Unions have a right and a responsibility to make out their case about the links between performance and good industrial relations argues ACTU Secretary Greg Combet.
I am very pleased to be speaking here, at my first CMSF. As some of you might know, I have recently joined the Board of STA, which means I will be involved in superannuation in a more detailed way than has been the case since I joined the ACTU eight years ago, the last two years as Secretary. I have had, however, a long industrial involvement in superannuation, both through my work at the Waterside Workers’ Federation, which had established superannuation for its members in the 1960s, and in my time at the ACTU. I am very mindful of the important role that unions have played in ensuring that all Australian workers have an entitlement to superannuation, and that they have access to funds in which they can have confidence.
It is appropriate here that I pay tribute to my predecessor, Bill Kelty. Bill’s passion for superannuation, and the efforts he and others made towards achieving the system we have today cannot be overstated, and I am sure that he will continue to contribute through his membership of the board of ARF.
The ACTU is as committed to superannuation today as it has ever been, and I want to start out by quickly explaining to you the nature of that commitment.
Unions directly represent nearly 2 million union members, all of whom have an interest in the adequacy and safety of their retirement incomes. With this in mind, the ACTU and unions have an interest in ensuring that superannuation funds fulfil their prudential responsibilities, including by seeking strong returns balanced by appropriate risk, and by ensuring that administration and investment costs are as low as possible consistent with professional levels of service.
Taking this basis as our starting point, the ACTU is concerned to address a number of key issues. The first is the question of adequacy – it is well-established, that nine per cent, which will be reached through the Superannuation Guarantee in July this year, is not sufficient to ensure reasonable living standards in retirement. Irrespective of which Government is in Canberra, options need to be developed about increasing contributions – whether through the taxation system, direct employer contributions, member co-contributions or a combination.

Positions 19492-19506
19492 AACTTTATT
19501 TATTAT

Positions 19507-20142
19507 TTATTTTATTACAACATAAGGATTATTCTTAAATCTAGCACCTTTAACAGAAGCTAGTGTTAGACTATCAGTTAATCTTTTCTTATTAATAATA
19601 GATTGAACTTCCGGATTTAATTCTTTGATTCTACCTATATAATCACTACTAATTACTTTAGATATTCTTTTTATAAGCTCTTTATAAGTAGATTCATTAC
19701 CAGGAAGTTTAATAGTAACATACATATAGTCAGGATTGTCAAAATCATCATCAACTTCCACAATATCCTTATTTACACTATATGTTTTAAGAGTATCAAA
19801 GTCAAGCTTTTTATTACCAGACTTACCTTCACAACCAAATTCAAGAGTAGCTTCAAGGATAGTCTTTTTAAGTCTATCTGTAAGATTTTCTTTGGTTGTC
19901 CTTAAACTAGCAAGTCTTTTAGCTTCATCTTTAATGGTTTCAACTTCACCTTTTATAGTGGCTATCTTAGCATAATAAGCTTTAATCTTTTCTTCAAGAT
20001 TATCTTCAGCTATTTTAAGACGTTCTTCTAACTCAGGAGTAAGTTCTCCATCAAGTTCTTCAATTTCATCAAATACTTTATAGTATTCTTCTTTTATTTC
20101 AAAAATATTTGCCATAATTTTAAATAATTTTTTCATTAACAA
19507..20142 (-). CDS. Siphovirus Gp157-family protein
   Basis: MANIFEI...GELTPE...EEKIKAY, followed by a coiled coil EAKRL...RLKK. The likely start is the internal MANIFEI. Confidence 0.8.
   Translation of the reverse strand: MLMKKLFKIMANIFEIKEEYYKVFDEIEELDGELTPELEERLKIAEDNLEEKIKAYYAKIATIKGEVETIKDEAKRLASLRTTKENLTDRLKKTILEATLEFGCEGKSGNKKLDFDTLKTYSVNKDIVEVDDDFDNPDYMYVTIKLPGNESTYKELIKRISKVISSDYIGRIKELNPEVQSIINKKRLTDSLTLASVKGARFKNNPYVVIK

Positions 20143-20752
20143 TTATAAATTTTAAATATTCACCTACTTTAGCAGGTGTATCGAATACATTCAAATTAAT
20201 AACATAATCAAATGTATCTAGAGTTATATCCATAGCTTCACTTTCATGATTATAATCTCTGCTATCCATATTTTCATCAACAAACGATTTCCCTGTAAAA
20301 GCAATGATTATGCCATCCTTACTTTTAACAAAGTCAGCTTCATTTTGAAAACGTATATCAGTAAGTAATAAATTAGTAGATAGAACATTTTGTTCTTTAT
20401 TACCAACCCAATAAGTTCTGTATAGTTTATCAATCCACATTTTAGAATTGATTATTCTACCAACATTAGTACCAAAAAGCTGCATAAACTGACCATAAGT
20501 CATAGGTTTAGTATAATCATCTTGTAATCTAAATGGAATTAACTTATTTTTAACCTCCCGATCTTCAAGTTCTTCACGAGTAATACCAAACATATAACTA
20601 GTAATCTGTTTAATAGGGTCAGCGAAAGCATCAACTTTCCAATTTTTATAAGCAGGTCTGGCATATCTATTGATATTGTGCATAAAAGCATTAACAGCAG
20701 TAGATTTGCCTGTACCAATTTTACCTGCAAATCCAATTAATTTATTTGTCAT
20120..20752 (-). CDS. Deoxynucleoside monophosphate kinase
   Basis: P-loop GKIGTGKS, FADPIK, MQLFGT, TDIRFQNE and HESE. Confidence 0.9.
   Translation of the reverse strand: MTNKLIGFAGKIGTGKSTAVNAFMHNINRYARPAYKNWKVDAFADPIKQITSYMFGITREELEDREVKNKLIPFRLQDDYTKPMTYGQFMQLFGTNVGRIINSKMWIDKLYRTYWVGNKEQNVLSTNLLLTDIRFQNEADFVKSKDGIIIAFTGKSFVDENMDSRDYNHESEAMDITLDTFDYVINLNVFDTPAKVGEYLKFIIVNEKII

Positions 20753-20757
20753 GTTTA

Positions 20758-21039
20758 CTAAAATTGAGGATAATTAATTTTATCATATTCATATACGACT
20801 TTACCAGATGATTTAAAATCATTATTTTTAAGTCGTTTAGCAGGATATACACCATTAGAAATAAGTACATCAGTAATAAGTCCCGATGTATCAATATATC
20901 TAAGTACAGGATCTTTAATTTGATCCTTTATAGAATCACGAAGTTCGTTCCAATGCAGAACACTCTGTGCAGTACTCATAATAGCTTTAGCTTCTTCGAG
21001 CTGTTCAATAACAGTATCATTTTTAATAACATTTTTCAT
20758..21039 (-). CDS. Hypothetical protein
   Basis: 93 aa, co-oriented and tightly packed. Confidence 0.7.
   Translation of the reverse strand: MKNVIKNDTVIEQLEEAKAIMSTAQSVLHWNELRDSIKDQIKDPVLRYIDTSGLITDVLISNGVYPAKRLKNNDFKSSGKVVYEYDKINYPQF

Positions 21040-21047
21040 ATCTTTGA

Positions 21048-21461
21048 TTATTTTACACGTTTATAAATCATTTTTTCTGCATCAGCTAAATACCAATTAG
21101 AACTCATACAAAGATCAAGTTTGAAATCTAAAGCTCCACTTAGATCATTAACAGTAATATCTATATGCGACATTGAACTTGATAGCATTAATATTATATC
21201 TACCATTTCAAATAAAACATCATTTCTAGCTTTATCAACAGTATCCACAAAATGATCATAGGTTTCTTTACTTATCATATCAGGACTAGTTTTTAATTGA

The second issue is the attack being waged on the trustee system, and industry funds in particular, by the Federal government. Crude attempts to link the failure of some small funds, none of which had union representation, or effective employee representation for that matter, to industry funds and union-nominated trustees, demonstrates clearly what the Government is on about.
The Government’s objective is to shift superannuation from the non-profit, jointly run superannuation system to the retail funds and master trusts operated by its mates in the banking and insurance industries.
The policies with which the Government went to the election, with a couple of exceptions, like requiring quarterly payment of contributions, are largely directed to helping those best off, and encouraging money into retail funds.
You will be hearing more from the ACTU about this and other matters in due course, but I intend now to turn to the issue under discussion in this session.
First of all, let me make it absolutely clear to anyone who hasn’t been listening for the last 15 years – the ACTU has not, does not and will never support union-appointed trustees, or any other trustees, jeopardising members’ retirement incomes by making investment decisions based on considerations other than the interest of those members.
Unions do not instruct trustees how to invest members’ funds, as you in the industry well know. The evidence that this does not occur can be seen in two key features of our system.
The first is that a two-thirds majority is required for trustee boards to make a decision, and in most cases, decisions are made by consensus. The examples of union/employer splits on boards are rare. Most commonly, employer and union-appointed trustees tell me that superannuation meetings are the one arena where industrial relations agendas remain outside, and everyone shares the same objective.
The second is that industry superannuation funds do not generally make decisions about investing in particular stocks: almost universally, this is delegated to funds managers. In practice, it is simply unmanageable for fund boards to make these kinds of decisions.
However, this is not to say that issues like good labour relations are irrelevant to superannuation investment. They are not. Just as we have seen evidence that sustainable environmental policies, and concerns for the human rights of the communities in which they operate are linked to long-term performance, it is increasingly demonstrable that good labour relations are linked to performance.